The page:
When the second-person singular form of the imperative is followed by its object y or en, a final s is added: The verb aller, though it ends in -er is completely irregular and belongs to the third group. In -oyer and -uyer verbs, the y becomes an i before endings that start with a silent e; in -ayer verbs, the writer may or may not change the y to an i before such endings.
The third-person singular forms are differentiated according to the sex of the referent. For example, she is used to refer to a female person, sometimes a female animal, and sometimes an object to which female characteristics are attributed, such as a ship or a country.
A male person, and sometimes a male animal, is referred to using he. In other cases it can be used. See Gender in English. The word it can also be used as a dummy subjectin sentences like It is going to be sunny this afternoon.
The third-person plural forms such as they are sometimes used with singular reference, as a gender-neutral pronounas in each employee should ensure they tidy their desk. Despite its long history, this usage is sometimes considered ungrammatical. The possessive determiners such as my are used as determiners together with nouns, as in my old man, some of his friends.
The second possessive forms like mine are used when they do not qualify a noun: Note also the construction a friend of mine meaning "someone who is my friend". See English possessive for more details.
Demonstrative and interrogative[ edit ] The demonstrative pronouns of English are this plural theseand that plural thoseas in these are good, I like that. Note that all four words can also be used as determiners followed by a nounas in those cars. The interrogative pronouns are who, what, and which all of them can take the suffix -ever for emphasis.
The pronoun who refers to a person or people; it has an oblique form whom though in informal contexts this is usually replaced by whoand a possessive form pronoun or determiner whose.
The pronoun what refers to things or abstracts. The word which is used to ask about alternatives from what is seen as a closed set: It can also be an interrogative determiner: Which, who, and what can be either singular or plural, although who and what often take a singular verb regardless of any supposed number.
For more information see who. All the interrogative pronouns can also be used as relative pronouns; see below for more details. The main relative pronouns in English are who with its derived forms whom and whosewhich, and that. For persons, who is used the man who saw me was tall.
The oblique case form of who is whom, as in the man whom I saw was tall, although in informal registers who is commonly used in place of whom. The possessive form of who is whose the man whose car is missing The word that as a relative pronoun is normally found only in restrictive relative clauses unlike which and who, which can be used in both restrictive and unrestrictive clauses.
It can refer to either persons or things, and cannot follow a preposition. For example, one can say the song that [or which] I listened to yesterday, but the song to which [not to that] I listened yesterday. The relative pronoun that is usually pronounced with a reduced vowel schwaand hence differently from the demonstrative that see Weak and strong forms in English.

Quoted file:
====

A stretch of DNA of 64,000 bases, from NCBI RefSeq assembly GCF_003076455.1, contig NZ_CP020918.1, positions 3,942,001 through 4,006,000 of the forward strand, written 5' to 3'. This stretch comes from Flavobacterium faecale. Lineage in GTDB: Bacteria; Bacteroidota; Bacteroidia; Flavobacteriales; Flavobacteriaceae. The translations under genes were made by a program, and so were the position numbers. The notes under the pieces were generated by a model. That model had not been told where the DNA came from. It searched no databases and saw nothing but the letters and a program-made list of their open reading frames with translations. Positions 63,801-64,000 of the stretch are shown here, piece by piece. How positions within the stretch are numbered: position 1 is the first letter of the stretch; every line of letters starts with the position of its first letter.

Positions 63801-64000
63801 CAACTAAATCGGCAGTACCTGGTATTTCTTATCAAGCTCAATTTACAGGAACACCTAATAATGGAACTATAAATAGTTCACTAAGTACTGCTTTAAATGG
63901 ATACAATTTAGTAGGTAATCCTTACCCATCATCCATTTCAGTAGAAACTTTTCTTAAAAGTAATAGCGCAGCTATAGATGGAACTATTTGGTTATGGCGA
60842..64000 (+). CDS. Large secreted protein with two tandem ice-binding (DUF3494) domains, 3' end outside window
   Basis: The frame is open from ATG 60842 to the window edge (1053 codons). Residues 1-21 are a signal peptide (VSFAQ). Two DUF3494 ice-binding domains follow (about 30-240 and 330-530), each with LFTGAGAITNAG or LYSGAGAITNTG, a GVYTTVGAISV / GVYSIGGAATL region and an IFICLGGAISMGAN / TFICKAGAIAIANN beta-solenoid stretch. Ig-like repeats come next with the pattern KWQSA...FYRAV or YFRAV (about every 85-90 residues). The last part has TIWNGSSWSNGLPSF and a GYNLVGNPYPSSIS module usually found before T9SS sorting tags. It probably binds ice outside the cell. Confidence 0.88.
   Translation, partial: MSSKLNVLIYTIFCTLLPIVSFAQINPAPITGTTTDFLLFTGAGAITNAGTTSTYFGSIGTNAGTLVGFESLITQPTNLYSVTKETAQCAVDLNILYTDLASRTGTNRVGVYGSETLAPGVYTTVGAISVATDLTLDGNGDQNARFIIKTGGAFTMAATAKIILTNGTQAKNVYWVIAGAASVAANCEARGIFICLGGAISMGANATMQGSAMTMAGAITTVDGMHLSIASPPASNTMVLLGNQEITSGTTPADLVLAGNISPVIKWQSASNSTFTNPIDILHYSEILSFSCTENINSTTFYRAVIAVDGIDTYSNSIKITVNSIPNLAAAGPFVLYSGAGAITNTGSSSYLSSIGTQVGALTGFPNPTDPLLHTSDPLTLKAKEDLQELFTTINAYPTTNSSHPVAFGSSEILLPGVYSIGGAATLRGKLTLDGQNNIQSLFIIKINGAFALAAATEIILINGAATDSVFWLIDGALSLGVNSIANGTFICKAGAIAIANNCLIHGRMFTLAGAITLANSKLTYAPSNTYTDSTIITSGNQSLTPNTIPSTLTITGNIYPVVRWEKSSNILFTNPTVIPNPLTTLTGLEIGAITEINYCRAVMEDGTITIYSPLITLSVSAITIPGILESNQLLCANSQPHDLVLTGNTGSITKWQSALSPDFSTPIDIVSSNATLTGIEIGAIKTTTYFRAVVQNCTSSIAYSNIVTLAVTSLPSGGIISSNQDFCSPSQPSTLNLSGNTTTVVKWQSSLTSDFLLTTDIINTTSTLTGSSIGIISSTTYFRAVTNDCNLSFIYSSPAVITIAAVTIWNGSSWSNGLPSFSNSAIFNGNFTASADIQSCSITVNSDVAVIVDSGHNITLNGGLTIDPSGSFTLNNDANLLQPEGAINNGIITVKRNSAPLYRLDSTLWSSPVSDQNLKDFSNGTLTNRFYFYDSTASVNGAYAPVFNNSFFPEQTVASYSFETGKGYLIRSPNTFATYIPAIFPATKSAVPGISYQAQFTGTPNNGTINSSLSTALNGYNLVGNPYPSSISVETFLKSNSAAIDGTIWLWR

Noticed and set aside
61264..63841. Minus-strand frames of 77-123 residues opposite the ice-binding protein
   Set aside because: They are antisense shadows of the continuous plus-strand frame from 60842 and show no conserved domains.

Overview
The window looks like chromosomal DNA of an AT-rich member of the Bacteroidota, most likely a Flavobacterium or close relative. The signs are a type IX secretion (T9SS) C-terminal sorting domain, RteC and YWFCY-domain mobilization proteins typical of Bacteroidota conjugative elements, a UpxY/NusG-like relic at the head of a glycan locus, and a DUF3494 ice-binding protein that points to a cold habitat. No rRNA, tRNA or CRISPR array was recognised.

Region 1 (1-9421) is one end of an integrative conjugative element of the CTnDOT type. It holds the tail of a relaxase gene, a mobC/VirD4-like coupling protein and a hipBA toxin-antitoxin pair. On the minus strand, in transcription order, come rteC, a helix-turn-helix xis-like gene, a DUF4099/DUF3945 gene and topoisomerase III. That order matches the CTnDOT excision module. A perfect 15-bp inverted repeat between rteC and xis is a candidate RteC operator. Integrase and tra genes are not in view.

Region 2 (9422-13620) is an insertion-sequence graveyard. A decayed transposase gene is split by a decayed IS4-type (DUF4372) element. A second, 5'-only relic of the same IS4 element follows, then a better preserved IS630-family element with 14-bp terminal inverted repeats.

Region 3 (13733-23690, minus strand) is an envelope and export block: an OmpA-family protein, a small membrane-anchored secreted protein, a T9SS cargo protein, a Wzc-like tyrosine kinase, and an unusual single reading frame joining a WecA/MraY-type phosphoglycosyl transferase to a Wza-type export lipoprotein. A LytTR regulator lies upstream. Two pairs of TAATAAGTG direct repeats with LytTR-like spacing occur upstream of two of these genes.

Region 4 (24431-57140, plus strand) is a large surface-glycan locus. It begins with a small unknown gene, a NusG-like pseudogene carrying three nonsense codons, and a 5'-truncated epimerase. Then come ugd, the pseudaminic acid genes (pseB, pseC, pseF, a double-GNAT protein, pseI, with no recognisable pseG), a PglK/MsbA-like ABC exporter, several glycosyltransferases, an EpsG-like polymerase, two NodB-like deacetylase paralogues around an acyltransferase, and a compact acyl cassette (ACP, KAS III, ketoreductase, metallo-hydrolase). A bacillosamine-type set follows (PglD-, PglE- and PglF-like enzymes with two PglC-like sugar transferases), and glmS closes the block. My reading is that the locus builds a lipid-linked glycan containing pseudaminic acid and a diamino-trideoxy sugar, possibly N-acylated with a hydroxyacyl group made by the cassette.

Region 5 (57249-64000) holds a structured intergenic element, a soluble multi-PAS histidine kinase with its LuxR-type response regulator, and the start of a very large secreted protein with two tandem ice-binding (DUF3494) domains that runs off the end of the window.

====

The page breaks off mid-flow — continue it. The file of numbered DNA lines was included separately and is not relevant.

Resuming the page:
If that is not the subject of the relative clause, it can be omitted the song I listened to yesterday. The word what can be used to form a free relative clause — one that has no antecedent and that serves as a complete noun phrase in itself, as in I like what he likes.
The words whatever and whichever can be used similarly, in the role of either pronouns whatever he likes or determiners whatever book he likes.What are verbs? Verbs are doing words.
A verb can express a physical action, a mental action, or a state of being. This page is a grammar lesson on verbs, the type of verbs, and verb terminology. Verb definition, any member of a class of words that function as the main elements of predicates, that typically express action, state, or a relation between two things, and that may be inflected for tense, aspect, voice, mood, and to show agreement with their subject or object.
See more. English verbs have four moods: indicative, imperative, subjunctive, and infinitive.
Mood is the form of the verb that shows the mode or manner in which a thought is expressed. It all depends on subject-verb agreement, which is an important element of writing and speaking in English.
In this lesson, we will look at compound subjects and how verbs react to these. I will teach you how to make the verb agree with the subjects in different kinds of sentences. Table of English tenses. tense Affirmative/Negative/Question Use Signal Words; Simple Present: A: He speaks.
N: He does not speak. Q: Does he speak? action in the. English Grammar: article, syntax, verbs conjugation, English spelling Search: This grammar is intended to help students and teachers of English to describe more easily the way sentences are created, how to use verbs, nouns, and more generally How to write with a good syntax.